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New ancient tombs have been discovered in Egypt

Ian Harvey

At Qubbet el-Hawa in West Aswan Egypt, an exciting new tomb discovery has possibly been made in an ancient graveyard dating back to 2278-2184 BCE.

This discovery was made during excavations by archaeologists from the University of Birmingham, The Egyptian Exploration Society, and Qubbet-el Hawa Research Project Group.

Qubbet el-Hawa Photo Credit 
Qubbet el-Hawa Photo Credit 

A new wall has been unearthed that appears to be part of the supports of the tombs of Harkhuf and Heqaib, the governors of Elephantine 1,200 years ago.

Elephantine Island is one of the islands in the Nile opposite the city of Aswan, Upper Egypt.  It has many archaeological structures – monuments, temples, and buildings.

It is thought to have gotten its name from the ivory that was once traded there.  The students and archaeologists who are working the site are investigating the tombs, buildings, and artifacts from the Old Kingdom and First Intermediate Period in 2278-2184 BC.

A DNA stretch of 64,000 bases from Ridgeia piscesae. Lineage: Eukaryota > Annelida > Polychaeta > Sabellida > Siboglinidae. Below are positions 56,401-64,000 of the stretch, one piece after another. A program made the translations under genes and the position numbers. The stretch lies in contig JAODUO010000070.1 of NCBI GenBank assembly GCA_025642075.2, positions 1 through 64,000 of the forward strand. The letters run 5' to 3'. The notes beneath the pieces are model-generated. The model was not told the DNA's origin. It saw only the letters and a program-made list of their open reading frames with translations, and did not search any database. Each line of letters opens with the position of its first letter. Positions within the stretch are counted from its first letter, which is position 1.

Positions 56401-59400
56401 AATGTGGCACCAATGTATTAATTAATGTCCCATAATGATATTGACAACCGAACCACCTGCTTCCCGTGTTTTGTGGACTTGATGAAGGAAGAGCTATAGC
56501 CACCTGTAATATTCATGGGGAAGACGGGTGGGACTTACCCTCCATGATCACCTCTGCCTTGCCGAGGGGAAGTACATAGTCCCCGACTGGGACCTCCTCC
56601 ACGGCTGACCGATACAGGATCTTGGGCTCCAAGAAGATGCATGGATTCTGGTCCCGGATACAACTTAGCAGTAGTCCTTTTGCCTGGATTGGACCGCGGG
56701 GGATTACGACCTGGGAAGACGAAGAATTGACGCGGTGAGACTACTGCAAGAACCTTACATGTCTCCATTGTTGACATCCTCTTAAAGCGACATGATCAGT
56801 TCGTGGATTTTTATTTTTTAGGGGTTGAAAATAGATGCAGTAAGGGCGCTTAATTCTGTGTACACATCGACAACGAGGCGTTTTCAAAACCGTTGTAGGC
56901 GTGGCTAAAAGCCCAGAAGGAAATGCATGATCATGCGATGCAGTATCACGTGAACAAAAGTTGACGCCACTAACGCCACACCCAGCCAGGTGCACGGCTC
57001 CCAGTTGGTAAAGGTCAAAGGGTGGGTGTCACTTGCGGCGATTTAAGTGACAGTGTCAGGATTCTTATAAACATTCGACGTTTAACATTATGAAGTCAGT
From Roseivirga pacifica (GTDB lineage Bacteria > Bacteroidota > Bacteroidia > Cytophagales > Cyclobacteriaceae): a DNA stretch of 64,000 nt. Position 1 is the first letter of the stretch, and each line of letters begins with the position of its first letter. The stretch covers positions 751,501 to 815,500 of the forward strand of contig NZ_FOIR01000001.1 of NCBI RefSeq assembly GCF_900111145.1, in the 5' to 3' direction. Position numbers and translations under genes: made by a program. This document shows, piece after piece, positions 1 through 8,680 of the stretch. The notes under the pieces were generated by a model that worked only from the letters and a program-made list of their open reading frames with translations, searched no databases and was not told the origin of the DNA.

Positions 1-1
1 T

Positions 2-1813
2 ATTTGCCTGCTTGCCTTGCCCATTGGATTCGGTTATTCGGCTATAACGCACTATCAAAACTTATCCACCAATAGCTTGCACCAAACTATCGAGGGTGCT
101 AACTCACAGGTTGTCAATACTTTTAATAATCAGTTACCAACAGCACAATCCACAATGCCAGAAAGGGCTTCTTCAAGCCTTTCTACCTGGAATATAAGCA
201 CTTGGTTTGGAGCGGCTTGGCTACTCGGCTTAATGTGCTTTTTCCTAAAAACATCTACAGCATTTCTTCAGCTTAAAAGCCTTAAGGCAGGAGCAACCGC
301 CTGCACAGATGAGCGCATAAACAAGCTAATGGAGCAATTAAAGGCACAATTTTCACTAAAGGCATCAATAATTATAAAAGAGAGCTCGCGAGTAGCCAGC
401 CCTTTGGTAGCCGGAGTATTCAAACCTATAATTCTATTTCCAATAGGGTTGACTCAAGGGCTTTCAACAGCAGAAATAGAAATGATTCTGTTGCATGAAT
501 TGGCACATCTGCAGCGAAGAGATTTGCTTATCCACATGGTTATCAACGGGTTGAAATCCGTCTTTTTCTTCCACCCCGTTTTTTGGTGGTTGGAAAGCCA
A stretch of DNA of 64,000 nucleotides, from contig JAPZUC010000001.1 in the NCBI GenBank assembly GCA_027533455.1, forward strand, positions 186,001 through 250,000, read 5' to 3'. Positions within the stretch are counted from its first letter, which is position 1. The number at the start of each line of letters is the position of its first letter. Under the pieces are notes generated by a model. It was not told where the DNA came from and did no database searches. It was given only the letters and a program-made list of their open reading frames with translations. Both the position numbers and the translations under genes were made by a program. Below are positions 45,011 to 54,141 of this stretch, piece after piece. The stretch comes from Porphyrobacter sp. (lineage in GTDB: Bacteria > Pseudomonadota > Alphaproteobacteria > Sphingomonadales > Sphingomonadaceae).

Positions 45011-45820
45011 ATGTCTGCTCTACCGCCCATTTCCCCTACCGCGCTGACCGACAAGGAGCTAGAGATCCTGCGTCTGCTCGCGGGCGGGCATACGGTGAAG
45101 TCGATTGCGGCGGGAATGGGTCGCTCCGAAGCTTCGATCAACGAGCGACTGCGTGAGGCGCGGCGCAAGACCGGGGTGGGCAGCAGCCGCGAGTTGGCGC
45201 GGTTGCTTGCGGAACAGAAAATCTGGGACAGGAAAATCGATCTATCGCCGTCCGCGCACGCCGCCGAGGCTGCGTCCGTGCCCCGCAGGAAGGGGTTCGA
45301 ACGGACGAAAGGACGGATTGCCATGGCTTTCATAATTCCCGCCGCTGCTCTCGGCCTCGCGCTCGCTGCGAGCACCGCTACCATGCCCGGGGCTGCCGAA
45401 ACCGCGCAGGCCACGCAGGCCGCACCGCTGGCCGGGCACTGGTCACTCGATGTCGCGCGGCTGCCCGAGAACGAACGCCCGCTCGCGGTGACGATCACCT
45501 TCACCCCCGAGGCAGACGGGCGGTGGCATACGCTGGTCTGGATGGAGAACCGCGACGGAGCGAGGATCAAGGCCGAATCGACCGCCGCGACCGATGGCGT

The old shards of pottery embedded within the ancient mortar have been a significant find in helping date the site.

Eman Khalifa, who is a director from the Qubbet el-Hawa Research Project Group, has stated that the crushed pieces of pottery are a style common to the reign of King Pepi II of the Sixth Dynasty.  King Pepi II was a Pharaoh who ruled from the age of six, and it is thought that his reign lasted a staggering 94 years.

The finding comes after part of a wallPhoto Credit
The finding comes after part of a wall
Photo Credit

The main reason archaeologists are so excited is because of a find made earlier this year of a new tomb with an extremely well-preserved mummy inside, still wrapped in the original linen and encased inside two wooden coffins.  The inner coffin is so well preserved that it is thought that testing will easily show what wood was used.

It is a female mummy and is believed to be the remains of a key figure of the Middle Kingdom.  Called “Lady Sattjeni,” she was not only the mother of Heqaib III and Amaeny-Senb, two of the highest authorities in Elephantine, but when all her male relatives died she herself became the sole holder of dynastic rights in the government, Mail Online reported.

Read another story from us: Queen Nefertiti may lie buried behind Tut’s tomb

With luck and steady work, the archaeologists will continue to dig deeper into the site where these discoveries are being made.  It is thanks to the arid nature of the area that the monuments and artifacts that are slowly being uncovered are in such good condition.  Hopefully, they will continue to amaze and surprise us.

Ian Harvey

Ian Harvey is one of the authors writing for The Vintage News